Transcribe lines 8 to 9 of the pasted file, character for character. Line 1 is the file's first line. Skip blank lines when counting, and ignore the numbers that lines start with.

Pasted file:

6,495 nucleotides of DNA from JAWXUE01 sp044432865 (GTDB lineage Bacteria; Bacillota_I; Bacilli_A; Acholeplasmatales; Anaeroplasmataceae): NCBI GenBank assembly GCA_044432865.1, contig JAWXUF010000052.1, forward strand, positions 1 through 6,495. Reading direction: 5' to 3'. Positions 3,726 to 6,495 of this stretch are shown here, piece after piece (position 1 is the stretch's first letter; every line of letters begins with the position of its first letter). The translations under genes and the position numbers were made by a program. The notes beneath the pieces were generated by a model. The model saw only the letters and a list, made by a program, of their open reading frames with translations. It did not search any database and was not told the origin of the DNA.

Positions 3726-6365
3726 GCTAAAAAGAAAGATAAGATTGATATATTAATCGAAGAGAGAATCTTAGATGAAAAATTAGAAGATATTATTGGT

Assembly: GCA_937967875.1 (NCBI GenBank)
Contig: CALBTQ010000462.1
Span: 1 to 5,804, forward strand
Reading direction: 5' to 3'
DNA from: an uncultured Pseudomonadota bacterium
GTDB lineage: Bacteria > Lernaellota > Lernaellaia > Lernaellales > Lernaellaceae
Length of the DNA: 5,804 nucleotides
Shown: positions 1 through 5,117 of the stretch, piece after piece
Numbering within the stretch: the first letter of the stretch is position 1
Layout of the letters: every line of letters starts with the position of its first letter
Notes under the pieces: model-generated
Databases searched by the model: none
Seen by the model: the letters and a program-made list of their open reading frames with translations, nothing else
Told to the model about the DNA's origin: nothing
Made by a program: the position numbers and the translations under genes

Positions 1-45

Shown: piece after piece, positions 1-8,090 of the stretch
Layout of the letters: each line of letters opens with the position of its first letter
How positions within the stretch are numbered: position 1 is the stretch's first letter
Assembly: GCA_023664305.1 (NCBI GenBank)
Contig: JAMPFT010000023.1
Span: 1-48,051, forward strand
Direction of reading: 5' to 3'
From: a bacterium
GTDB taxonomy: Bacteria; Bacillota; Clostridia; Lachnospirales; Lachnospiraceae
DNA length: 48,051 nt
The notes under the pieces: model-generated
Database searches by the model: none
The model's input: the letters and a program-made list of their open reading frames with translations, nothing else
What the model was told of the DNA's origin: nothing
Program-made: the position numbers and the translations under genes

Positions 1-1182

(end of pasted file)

DNA from: an uncultured Pseudomonadota bacterium
GTDB lineage: Bacteria > Lernaellota > Lernaellaia > Lernaellales > Lernaellaceae